In the short term, the authors recommend measuring the value of post-secondary education by analyzing the datasets linked through Statistics Canada’s Education and Labour Market Longitudinal Platform (ELMLP): The Postsecondary Student Information System (PSIS), the Registered Apprenticeship Information System (RAIS), and T1 Family File tax records. By using these data sets to group earnings cohorts according to observable characteristics and by using tax records to estimate individuals’ participation (or non-participation) in post-secondary education, researchers can create control groups against which to compare the earnings of groups with varying levels of education. 

In the long term, the authors believe the most accurate estimations of the return to post-secondary education in Canada can be obtained by expanding the information available through the ELMLP to include additional data from the Canadian Census, the Longitudinal Administrative Databank (LAD), the Longitudinal and International Study of Adults (LISA), the General Social Survey (GSS), the Programme for the International Assessment of Adult competencies (PIAAC), the Longitudinal Immigration Database (IMDB) and others.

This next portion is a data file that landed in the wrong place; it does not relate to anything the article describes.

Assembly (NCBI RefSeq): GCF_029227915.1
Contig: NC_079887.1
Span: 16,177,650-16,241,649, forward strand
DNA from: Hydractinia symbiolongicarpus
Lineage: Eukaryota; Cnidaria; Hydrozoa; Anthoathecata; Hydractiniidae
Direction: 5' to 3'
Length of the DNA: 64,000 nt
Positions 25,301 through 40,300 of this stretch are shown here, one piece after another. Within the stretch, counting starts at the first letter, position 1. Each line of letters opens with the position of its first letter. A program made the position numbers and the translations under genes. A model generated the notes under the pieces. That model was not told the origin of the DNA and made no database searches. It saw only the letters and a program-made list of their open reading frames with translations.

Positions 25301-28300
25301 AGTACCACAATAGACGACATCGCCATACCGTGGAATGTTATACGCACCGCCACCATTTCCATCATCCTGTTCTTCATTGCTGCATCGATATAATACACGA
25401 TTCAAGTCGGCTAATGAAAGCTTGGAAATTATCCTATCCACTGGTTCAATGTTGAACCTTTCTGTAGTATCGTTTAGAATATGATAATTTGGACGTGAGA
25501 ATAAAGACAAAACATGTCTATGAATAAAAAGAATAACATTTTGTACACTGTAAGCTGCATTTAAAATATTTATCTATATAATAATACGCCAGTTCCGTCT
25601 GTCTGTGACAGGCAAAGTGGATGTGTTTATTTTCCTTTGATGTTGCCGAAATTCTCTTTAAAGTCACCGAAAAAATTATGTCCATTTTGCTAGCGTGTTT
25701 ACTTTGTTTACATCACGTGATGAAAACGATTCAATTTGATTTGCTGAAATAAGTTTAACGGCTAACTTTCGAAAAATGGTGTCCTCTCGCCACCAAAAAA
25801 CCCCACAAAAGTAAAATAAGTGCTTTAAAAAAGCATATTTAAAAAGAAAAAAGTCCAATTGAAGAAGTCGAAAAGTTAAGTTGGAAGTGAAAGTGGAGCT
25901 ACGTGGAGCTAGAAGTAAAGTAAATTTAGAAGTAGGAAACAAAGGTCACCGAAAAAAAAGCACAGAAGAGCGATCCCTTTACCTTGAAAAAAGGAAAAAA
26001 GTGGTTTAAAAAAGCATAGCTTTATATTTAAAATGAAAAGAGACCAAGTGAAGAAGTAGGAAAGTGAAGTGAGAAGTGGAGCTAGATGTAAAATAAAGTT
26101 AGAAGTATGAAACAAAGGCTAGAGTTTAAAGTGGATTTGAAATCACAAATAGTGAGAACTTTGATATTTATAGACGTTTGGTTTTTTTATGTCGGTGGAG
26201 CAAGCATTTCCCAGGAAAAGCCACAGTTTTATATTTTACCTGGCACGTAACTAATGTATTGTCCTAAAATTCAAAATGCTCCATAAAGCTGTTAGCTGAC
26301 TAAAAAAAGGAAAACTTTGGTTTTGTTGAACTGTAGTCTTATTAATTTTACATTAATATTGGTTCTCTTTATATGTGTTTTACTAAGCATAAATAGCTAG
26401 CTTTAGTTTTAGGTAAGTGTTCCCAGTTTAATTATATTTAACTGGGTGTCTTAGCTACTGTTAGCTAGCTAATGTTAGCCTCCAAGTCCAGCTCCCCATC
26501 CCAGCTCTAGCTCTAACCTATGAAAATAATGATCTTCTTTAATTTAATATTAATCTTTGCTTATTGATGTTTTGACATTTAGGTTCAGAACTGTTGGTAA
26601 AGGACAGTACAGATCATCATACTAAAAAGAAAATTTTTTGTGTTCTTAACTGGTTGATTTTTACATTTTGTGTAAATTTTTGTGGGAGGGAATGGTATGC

Report - Using administrative and survey date to estimate returns to higher education in Canada (2019)

Comparisons of high school equivalency and high school diplomas in NB

Philip Leonard, Ted McDonald, Andy Balzer

Summary...



Is getting a GED as “good” as getting a high school diploma? 

New Brunswickers who drop out of high school but later complete their high school education commonly receive a General Equivalency Diploma – otherwise known as a GED. Some may assume that having a GED or other equivalency degree is comparable to having a high school diploma. Meanwhile, others ask if having a GED is better than having no degree at all. To shed light on this issue, researchers at NB-IRDT look at the evidence surrounding labour market outcomes.